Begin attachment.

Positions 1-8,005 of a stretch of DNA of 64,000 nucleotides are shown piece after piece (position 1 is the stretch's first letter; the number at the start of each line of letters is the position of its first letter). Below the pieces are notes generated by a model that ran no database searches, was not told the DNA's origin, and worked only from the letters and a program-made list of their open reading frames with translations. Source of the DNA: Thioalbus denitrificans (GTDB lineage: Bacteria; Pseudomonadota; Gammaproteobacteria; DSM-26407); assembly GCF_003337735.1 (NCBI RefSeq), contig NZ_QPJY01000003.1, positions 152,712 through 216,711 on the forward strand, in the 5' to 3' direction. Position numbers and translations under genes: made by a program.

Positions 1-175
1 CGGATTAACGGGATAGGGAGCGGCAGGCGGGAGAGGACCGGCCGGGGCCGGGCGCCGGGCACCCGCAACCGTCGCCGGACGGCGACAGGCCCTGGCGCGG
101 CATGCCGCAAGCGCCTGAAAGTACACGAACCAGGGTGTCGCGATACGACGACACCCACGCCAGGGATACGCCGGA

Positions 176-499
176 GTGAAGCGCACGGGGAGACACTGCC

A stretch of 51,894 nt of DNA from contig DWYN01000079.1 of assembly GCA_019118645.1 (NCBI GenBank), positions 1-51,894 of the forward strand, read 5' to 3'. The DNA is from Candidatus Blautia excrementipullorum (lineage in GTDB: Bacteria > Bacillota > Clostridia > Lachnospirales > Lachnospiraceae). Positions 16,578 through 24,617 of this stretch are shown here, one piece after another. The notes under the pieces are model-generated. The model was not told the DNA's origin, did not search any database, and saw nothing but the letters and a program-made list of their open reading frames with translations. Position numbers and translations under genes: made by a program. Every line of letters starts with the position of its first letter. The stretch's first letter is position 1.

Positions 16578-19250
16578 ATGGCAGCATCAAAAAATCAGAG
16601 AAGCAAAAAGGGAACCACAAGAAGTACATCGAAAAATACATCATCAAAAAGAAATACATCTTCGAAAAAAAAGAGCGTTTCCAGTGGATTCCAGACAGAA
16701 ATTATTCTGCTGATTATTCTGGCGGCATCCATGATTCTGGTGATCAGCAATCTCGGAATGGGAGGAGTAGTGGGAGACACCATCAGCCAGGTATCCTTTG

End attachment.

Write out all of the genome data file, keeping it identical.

Positions 1-8,005 of a stretch of DNA of 64,000 nucleotides are shown piece after piece (position 1 is the stretch's first letter; the number at the start of each line of letters is the position of its first letter). Below the pieces are notes generated by a model that ran no database searches, was not told the DNA's origin, and worked only from the letters and a program-made list of their open reading frames with translations. Source of the DNA: Thioalbus denitrificans (GTDB lineage: Bacteria; Pseudomonadota; Gammaproteobacteria; DSM-26407); assembly GCF_003337735.1 (NCBI RefSeq), contig NZ_QPJY01000003.1, positions 152,712 through 216,711 on the forward strand, in the 5' to 3' direction. Position numbers and translations under genes: made by a program.

Positions 1-175
1 CGGATTAACGGGATAGGGAGCGGCAGGCGGGAGAGGACCGGCCGGGGCCGGGCGCCGGGCACCCGCAACCGTCGCCGGACGGCGACAGGCCCTGGCGCGG
101 CATGCCGCAAGCGCCTGAAAGTACACGAACCAGGGTGTCGCGATACGACGACACCCACGCCAGGGATACGCCGGA

Positions 176-499
176 GTGAAGCGCACGGGGAGACACTGCC

A stretch of 51,894 nt of DNA from contig DWYN01000079.1 of assembly GCA_019118645.1 (NCBI GenBank), positions 1-51,894 of the forward strand, read 5' to 3'. The DNA is from Candidatus Blautia excrementipullorum (lineage in GTDB: Bacteria > Bacillota > Clostridia > Lachnospirales > Lachnospiraceae). Positions 16,578 through 24,617 of this stretch are shown here, one piece after another. The notes under the pieces are model-generated. The model was not told the DNA's origin, did not search any database, and saw nothing but the letters and a program-made list of their open reading frames with translations. Position numbers and translations under genes: made by a program. Every line of letters starts with the position of its first letter. The stretch's first letter is position 1.

Positions 16578-19250
16578 ATGGCAGCATCAAAAAATCAGAG
16601 AAGCAAAAAGGGAACCACAAGAAGTACATCGAAAAATACATCATCAAAAAGAAATACATCTTCGAAAAAAAAGAGCGTTTCCAGTGGATTCCAGACAGAA
16701 ATTATTCTGCTGATTATTCTGGCGGCATCCATGATTCTGGTGATCAGCAATCTCGGAATGGGAGGAGTAGTGGGAGACACCATCAGCCAGGTATCCTTTG